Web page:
Project Management Guide
← Back to FAQ

What Is Scope in Project Management?

First off, scope can refer to either product scope or project scope. It's important to know the difference:

  • Product scope is defined as the functions and features that characterize a product or a service
  • Project scope is the work that must be done in order to deliver a product according to the product's scope (required functions and features)

Project scope is the common understanding among stakeholders about what goes into a project and the factors that define its success. A project's scope is made up of the functionalities or specifications outlined in its requirements.

What is a project scope statement?

Project scope is documented in a scope statement, which is an integral part of any project plan. And what is a scope statement exactly? It's a written document that is used as the basis for project decisions down the line. The scope statement clearly delineates what is in scope (the work required). Everything else is out of scope. What does out of scope mean in project management? Simply put, this is anything that does not fall within the required functionalities and specifications that are documented in the scope statement.

What is project scope management?

According to the PMBOK: "Managing project scope is primarily concerned with defining and controlling what is and is not included in the project.”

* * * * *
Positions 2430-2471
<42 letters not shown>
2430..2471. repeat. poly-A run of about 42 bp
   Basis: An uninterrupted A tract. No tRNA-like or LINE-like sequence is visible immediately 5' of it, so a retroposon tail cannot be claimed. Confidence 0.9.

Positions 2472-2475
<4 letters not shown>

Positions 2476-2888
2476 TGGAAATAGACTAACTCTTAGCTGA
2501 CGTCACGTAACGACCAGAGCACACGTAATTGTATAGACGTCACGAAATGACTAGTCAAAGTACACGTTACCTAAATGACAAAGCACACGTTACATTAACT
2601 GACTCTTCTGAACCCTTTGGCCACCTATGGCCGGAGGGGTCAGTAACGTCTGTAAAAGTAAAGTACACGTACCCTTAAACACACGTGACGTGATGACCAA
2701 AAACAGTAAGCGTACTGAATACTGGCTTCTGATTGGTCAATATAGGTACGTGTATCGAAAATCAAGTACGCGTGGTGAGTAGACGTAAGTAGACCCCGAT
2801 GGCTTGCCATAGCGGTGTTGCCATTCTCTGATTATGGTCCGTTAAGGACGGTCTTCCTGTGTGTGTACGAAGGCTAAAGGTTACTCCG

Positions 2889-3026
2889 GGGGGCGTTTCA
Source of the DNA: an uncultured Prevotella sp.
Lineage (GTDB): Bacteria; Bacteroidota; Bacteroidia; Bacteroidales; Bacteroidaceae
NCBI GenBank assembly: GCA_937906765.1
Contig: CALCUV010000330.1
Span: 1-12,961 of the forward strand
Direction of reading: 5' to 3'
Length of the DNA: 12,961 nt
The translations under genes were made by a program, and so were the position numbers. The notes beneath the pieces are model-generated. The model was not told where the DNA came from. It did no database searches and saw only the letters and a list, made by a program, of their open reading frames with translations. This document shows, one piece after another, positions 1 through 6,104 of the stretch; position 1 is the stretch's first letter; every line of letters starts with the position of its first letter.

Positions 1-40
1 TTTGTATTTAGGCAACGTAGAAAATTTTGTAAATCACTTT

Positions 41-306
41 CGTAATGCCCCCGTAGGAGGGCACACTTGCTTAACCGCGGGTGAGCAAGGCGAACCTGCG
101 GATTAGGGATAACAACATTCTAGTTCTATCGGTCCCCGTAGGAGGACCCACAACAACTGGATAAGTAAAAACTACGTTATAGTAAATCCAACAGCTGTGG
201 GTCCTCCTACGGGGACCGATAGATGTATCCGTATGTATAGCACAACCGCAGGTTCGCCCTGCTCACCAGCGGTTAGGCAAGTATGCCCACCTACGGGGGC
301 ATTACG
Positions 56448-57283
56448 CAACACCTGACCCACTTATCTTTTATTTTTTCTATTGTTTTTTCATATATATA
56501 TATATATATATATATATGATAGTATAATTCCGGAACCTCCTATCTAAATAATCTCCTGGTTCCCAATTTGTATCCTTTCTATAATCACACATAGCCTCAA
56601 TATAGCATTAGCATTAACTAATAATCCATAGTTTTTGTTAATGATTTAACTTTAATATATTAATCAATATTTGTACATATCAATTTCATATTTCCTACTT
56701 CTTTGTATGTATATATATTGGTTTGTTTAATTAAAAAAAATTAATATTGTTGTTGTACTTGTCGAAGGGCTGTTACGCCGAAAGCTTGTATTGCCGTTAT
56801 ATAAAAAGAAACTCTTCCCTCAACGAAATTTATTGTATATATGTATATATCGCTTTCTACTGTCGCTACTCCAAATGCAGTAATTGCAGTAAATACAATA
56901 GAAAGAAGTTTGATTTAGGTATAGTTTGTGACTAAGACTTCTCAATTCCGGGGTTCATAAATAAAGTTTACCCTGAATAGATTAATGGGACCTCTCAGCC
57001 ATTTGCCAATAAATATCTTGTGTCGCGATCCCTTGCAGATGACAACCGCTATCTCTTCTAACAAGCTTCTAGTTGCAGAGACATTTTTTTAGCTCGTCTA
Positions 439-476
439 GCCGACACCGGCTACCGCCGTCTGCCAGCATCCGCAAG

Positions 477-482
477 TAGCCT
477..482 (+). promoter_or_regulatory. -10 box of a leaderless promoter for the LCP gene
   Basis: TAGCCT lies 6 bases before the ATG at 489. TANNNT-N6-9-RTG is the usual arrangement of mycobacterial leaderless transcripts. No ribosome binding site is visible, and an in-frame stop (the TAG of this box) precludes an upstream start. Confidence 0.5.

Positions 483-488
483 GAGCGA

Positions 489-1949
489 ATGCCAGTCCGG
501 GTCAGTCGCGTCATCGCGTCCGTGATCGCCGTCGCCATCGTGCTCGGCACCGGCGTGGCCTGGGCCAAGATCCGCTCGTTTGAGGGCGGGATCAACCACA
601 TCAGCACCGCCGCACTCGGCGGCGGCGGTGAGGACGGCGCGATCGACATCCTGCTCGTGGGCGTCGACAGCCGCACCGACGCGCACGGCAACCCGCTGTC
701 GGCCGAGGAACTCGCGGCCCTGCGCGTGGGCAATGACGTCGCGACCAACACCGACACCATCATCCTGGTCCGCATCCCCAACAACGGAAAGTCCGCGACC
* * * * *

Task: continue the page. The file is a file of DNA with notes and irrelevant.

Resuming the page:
What is involved in project scope management?

Here's where we get down to the process of building that scope statement. The PMBOK recognizes six major scope management processes involved in managing and defining a project's parameters. These are:

1. Planning scope management: A scope management plan is created based on input from the project plan, the project charter, and consultation with stakeholders.

2. Collecting requirements: A requirements management plan is created based on the scope management plan plus stakeholder input. Interviews, focus group discussions, surveys, and more will be used to understand requirements. This will all be documented.

3. Defining scope: A project scope statement is produced based on all the requirements documentation plus the project charter and the scope management plan. This definition will be the basis for all project activity.

4. Creating the Work Breakdown Structure: A Work Breakdown Structure (WBS) is built after analyzing the project scope statement and the requirements documentation. The WBS is basically the entire project broken down into individual tasks, and deliverables are clearly defined.

5. Validating scope: Here, deliverables are inspected and reviewed. Either they're accepted as complete or further revisions are requested.

6. Controlling scope: As the project is executed, scope must be controlled. Performance reports are compared against project requirements to see where gaps exist, which may result in changes to the project plan.

Further reading: